I have written often about Chromebooks, the low-cost competitor to Windows and Macintosh laptop computers. (My earlier Chromebook articles can be found by starting at http://goo.gl/LoScjt.) I purchased one of the first Chromebooks and still use it often. As Mark Spoonaur writes in Laptop Magazine:
Whether it’s because of their very affordable prices or an aversion to Windows 8′s complexity, more and more shoppers are buying Chromebooks. There are some valid reasons to choose a Chromebook over a Windows machine, including a very intuitive interface (it’s largely browser based), a lack of upgrade headaches, and less worrying about malware. And while Chromebooks have limited offline capability, there’s a growing number of apps that work without a Wi-Fi connection.
In fact, sales of desktop and laptop computers have been declining in the past few years; but ABI Research found that, in the most recent quarter, Chromebook shipments increased by 67 percent, quarter over quarter. The research company expects that, year over year, Chromebooks shipments will double. (Details may be found at http://goo.gl/dT2nBb.) ABI Research Analyst Stephanie Van Vactor made a statement that “Consumers are hungry for a product that is cost effective but also provides the versatility and functionality of a laptop. The growth of the Chromebook market demonstrates a niche that is gaining traction among consumers.”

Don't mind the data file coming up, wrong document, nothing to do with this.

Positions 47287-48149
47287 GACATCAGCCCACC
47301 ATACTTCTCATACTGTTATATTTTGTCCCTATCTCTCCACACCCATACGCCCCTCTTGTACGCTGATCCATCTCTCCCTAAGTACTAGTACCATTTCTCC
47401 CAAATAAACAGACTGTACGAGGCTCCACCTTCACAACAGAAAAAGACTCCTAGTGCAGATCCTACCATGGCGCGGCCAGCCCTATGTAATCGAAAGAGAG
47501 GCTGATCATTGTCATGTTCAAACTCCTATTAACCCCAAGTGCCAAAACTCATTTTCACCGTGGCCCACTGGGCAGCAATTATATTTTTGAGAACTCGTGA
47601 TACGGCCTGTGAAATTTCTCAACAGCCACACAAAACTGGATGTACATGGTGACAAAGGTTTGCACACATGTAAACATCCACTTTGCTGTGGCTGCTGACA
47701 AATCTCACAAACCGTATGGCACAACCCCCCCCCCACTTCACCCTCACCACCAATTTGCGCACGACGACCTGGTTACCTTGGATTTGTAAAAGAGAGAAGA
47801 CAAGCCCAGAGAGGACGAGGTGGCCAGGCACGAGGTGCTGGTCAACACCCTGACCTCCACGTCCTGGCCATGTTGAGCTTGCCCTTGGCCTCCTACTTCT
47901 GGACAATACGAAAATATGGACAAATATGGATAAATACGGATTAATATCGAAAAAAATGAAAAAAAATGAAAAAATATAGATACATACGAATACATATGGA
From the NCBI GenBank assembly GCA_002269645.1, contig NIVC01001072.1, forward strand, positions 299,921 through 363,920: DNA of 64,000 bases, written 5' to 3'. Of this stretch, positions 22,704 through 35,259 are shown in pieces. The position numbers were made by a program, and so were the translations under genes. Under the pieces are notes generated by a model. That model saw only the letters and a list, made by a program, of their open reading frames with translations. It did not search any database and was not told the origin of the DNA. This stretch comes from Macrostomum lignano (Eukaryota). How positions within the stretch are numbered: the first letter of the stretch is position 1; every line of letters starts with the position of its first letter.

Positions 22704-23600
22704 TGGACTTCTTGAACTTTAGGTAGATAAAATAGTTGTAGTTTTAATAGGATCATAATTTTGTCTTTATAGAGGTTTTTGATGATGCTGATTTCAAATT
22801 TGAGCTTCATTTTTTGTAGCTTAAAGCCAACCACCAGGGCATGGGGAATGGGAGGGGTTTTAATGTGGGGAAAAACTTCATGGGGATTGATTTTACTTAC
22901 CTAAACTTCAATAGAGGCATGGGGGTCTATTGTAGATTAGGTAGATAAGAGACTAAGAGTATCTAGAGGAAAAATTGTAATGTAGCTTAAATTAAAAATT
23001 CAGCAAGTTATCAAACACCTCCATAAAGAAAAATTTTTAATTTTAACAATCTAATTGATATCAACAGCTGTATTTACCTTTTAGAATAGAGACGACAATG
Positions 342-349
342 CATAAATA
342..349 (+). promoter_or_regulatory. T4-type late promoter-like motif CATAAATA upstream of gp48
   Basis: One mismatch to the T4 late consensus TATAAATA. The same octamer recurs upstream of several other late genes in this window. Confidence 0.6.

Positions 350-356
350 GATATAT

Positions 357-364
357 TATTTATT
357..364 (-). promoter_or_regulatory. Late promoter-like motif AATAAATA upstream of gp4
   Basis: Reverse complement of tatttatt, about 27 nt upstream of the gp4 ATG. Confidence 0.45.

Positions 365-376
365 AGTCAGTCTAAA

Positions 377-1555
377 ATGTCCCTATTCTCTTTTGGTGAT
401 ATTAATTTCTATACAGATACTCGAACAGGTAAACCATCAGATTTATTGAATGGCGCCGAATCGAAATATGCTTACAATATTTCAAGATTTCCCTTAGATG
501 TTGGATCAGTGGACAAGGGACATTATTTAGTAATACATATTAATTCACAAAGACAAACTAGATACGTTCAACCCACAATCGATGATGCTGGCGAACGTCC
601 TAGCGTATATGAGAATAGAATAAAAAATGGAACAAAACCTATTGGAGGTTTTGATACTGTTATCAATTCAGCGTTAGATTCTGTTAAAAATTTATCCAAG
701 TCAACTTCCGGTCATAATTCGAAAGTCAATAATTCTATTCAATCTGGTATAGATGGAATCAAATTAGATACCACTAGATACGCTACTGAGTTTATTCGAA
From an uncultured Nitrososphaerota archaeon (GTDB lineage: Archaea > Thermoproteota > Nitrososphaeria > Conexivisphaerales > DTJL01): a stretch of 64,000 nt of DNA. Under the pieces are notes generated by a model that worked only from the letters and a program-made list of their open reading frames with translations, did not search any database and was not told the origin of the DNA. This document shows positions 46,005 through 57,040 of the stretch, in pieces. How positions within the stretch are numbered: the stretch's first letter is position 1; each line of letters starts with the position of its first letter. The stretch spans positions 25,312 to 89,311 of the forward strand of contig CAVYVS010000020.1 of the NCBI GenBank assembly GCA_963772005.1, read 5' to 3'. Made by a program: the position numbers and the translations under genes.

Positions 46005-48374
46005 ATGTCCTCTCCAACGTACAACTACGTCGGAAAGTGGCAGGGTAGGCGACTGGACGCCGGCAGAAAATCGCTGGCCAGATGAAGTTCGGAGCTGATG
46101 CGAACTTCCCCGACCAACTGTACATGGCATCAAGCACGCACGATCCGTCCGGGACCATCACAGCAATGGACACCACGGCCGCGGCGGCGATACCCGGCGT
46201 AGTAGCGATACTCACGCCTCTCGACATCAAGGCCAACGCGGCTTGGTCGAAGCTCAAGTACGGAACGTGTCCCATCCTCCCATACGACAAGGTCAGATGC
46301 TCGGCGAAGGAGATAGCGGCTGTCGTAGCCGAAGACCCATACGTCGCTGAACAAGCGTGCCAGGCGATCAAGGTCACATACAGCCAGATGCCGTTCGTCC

Consider this list:
Charles Darwin married his first cousin.
Albert Einstein’s parents were first cousins. Then Albert married his own first cousin. Elsa Lowenthal, Einstein’s second wife, was his first cousin on his mother’s side. In fact, they were also “double cousins.” Lowenthal also happened to be Einstein’s second cousin on his father’s side.
Franklin Delano Roosevelt and Eleanor Roosevelt were fifth cousins, once removed (a chart showing their relationship is available at http://www.gwu.edu/~erpapers/teachinger/q-and-a/q6.cfm).
John Adams married his third cousin, Abigail Smith.
John F. Fitzgerald, former mayor of Boston and grandfather of John F. Kennedy, married his second cousin, Mary Josephine Hannon.
Rudy Giuliani, former mayor of New York, married his second cousin once removed, Regina Peruggi
The following pages have recently been updated in the Calendar of Genealogy Events:
United Kingdom, Arizona, Colorado, Connecticut, Florida, Illinois, Maine, Massachusetts, Mississippi, New Hampshire, North Carolina, Ontario, South Carolina, Texas, Wisconsin, and Online Webinars.
All information in the Calendar of Events is contributed by YOU and by other genealogists. You can directly add information to the Calendar about your local genealogy event.
Ed McCarthy grew up in Boston and is now a history geek. McCarthy wondered why it should be so difficult to get a geographic understanding of where Boston’s many historic sites once stood. There had to be a way to combine a literary and visual vehicle to the past. McCarthy needed a map. More specifically, he needed to create a map.
The result is a series of maps that depict different sections of Boston, over a time span of nearly 400 years. When viewed on an individual basis, any one of McCarthy’s maps delivers a block-by-block recreation of a given section of the city in a specific era—where, for example, the British burial ground was located in American Revolution-era Boston. But when viewed as a comprehensive work, as McCarthy intends them to be upon completion, his maps effectively chart the development of Boston over nearly four centuries. It’s an incredibly informative collection, the work of someone who clearly cares very deeply about his city.